Youngstown residents suggest school fire drills
This week in history
125 years ago, 1895
Was the school fire drill invented in Youngstown? Perhaps.
When the issue of schools was raised at a public meeting focused on several important issues facing the city, a concerned citizen said the following:
“I think that when the schools reopen in September next, the board of education should have a large electric gong placed in each school building, and while school was in session, the gong should be rung once or twice a week in order that the scholars could be trained in case of fire to leave the building quickly and in an orderly manner. Of course in drilling, the children should have no warning before the bell rang, and in case of a fire the gong could be sounded and the scholars quickly marched out of the building, and they would not realize that it was not the signal for the regular drill until the danger of a panic was over.” Everyone agreed that the idea was quite good and they planned to take the proposal to the proper authorities.
While there were several tragic school fires in the early 20th century, including one in 1908 in Collinwood, Ohio, that killed 175 and another at the Cleveland Rural Grade School in 1923, fire drills were barely used. It wasn’t until after the 1958 fire at Our Lady of Angels in Chicago that the United States took on massive fire safety reform in schools and other public buildings.
60 years ago, 1960
Corrine Huff, a sophomore at Youngstown University and an Ohio Bell Telephone Co. operator, got a surprising telephone call one night. She had recently been selected as the runner-up for Miss Ohio in the Miss U.S.A. contest but the winner, Poland’s Kathy Justice, was too young to compete moving forward. Huff was visiting friends in Cleveland when she got the call that she would be off to the Miss U.S.A. pageant with the opportunity to continue to the Miss Universe contest. Huff, a graduate of New Castle High School, had been living in Youngstown with her aunt and uncle, Mr. and Mrs. Walter Cooper, for a little more than a year.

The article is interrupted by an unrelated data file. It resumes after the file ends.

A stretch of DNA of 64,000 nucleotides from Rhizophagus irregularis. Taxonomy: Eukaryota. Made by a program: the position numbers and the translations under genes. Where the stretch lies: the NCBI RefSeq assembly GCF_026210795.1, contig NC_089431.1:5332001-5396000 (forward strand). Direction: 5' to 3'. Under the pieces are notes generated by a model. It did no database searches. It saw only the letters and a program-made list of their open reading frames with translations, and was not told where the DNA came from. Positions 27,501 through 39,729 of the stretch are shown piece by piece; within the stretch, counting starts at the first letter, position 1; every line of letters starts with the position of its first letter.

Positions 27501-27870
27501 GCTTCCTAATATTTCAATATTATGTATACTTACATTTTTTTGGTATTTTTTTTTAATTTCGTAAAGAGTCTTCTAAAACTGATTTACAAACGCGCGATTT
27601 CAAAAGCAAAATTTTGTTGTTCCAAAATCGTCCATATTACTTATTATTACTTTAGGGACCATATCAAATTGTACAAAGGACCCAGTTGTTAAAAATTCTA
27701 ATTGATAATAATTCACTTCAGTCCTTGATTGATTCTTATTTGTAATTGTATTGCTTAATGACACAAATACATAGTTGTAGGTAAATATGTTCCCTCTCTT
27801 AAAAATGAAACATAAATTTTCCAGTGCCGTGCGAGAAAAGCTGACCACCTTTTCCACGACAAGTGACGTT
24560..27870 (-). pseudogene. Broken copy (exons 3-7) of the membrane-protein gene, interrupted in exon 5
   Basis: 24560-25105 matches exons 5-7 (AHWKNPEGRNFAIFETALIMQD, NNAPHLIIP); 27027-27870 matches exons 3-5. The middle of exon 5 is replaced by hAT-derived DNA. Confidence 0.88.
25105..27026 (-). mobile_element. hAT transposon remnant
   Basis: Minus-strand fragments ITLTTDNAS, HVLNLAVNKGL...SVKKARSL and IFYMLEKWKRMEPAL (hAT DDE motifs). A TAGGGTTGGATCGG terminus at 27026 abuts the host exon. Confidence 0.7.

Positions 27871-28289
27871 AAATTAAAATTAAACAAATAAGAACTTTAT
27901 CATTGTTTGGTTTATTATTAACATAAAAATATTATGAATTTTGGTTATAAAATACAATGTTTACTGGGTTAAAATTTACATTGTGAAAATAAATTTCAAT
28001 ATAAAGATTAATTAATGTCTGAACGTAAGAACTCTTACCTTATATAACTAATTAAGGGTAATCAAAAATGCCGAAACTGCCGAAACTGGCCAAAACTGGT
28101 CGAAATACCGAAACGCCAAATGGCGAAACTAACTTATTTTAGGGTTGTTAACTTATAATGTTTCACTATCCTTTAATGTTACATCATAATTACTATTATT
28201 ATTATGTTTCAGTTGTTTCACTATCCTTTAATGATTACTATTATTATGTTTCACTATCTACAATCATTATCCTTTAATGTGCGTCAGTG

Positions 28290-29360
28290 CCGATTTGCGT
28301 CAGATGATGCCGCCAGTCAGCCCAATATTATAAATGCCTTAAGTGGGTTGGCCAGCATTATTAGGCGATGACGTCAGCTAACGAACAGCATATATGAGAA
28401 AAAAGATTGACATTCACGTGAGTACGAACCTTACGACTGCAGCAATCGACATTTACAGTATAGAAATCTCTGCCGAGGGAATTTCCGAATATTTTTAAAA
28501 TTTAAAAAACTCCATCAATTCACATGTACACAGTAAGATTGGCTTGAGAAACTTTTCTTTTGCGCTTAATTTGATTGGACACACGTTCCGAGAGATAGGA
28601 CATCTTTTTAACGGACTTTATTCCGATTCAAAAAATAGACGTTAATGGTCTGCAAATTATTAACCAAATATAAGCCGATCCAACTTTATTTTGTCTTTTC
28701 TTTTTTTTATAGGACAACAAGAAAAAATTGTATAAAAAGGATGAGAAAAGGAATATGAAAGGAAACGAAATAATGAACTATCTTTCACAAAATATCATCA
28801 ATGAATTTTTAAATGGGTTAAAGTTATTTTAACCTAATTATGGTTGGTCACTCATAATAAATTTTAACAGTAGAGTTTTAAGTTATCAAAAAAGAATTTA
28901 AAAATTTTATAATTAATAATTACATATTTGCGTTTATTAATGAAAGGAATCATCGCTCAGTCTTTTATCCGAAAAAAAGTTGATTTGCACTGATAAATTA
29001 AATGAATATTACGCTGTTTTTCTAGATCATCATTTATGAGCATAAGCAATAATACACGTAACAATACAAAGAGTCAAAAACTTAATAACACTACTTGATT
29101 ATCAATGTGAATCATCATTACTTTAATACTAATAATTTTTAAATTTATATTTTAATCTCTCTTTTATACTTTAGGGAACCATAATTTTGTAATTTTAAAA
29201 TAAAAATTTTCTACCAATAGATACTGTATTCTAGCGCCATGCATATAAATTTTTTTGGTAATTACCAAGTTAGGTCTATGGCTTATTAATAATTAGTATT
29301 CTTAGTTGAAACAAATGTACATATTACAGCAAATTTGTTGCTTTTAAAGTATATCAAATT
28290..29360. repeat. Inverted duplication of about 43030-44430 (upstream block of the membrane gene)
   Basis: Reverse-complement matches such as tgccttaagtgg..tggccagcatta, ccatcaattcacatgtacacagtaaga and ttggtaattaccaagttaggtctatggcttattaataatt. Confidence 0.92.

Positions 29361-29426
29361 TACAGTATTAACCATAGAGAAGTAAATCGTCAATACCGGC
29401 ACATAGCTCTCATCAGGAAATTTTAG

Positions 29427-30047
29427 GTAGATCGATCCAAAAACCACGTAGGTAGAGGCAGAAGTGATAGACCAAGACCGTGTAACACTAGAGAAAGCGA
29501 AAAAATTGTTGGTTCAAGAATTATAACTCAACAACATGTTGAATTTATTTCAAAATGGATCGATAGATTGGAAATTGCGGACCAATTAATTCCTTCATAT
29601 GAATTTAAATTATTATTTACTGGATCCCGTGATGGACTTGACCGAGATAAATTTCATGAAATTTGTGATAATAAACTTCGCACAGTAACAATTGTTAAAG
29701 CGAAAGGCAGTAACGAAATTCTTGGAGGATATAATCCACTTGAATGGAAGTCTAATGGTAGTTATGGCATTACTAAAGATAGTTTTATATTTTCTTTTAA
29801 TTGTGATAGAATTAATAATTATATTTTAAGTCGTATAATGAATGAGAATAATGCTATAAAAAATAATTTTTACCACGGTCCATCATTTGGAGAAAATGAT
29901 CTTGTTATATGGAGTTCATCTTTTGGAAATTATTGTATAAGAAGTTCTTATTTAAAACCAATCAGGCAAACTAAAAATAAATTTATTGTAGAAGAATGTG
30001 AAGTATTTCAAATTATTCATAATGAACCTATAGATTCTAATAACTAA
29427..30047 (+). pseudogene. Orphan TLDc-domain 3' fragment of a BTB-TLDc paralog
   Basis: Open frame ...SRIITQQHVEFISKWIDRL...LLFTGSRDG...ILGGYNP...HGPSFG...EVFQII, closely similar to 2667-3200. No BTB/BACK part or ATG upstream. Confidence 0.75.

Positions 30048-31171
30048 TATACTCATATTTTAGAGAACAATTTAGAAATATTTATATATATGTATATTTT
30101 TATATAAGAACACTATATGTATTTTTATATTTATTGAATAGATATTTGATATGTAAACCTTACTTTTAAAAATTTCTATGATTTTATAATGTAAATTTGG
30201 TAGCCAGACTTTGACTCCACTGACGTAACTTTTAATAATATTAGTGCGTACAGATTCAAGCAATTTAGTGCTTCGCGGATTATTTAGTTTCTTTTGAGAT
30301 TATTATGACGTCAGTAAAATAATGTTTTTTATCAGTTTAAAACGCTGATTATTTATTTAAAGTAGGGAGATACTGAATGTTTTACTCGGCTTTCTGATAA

“I was glad to get the chance to come, but I feel very badly about Kathy. She is a wonderful person,” noted Huff as she arrived in Florida for the competition. Huff, the first ever African American state representative in the Miss USA contest, stated that the sponsors of Miss Ohio “wanted to integrate by using one Negro girl. That’s how I happened to get into it.”
50 years ago, 1970
Youngstown’s first Afro-American Cultural Weekend featured three days of events, performances, contests and celebrations to highlight the contributions of the black community to history and art, both locally and throughout the United States. One of the most successful events was a performance by the Eleo Pomare Dance Company, which presented its powerful piece, “Blues for the Jungle” at Powers Auditorium. The New York troupe’s interpretive telling of the stories of black experiences featured innovative uses of both music and dance. The piece begins with a slave auction and then travels through a black community, while choreography shows the complexity of urban life. More than 400 people attended the performance.
A parade down Fifth Avenue featured drill teams, including the Ebonnaires, the Junior Herd Drill Team, and the Martin Luther King Action Center Drill Team. A large ceremony and ball at Reed’s Arena on Oak Hill Avenue culminated in the crowning of Regina Harris as Miss Afro-American Youngstown. The judges selected Harris from a wide pool of contestants, citing her essay on the implications of being black, as the best they had read. Additional activities included religious services at several churches with unity, strength, and cooperation at the heart of the message. Street dances and carnivals accented the festivities while an auction raised funds for educational programs provided by Freedom Inc.
40 years ago, 1980
Mayor George Vukovich chose the Rev. Dr. Luther J. Shipmon as the chairman for the city’s United Nations Day. United Nations Day marked the 35th anniversary of the U.N. and the celebration was scheduled to highlight their great international successes. Shipmon, a local community leader, sought the help of interested citizens in planning the event. Shipmon was the chairman of the Board of Directors of the Northeastern Ohio Regional Council on Alcoholism and chairman of the 1979-1980 United Negro College Fund drive. He served as a trustee of the Mahoning County Unit of the American Cancer Society and was a former board member of the Health Systems Agency of Northeastern Ohio. He was employed as the coordinator of early periodic screening diagnosis and treatment at the Mahoning County welfare department’s social services section. A proud member of the Youngstown’s Northside Coalition, Shipmon was actively involved in the local civil rights movement and several other civic and religious organizations.
• Compiled from the archives of the Youngstown Vindicator by Traci Manning, MVHS Curator of Education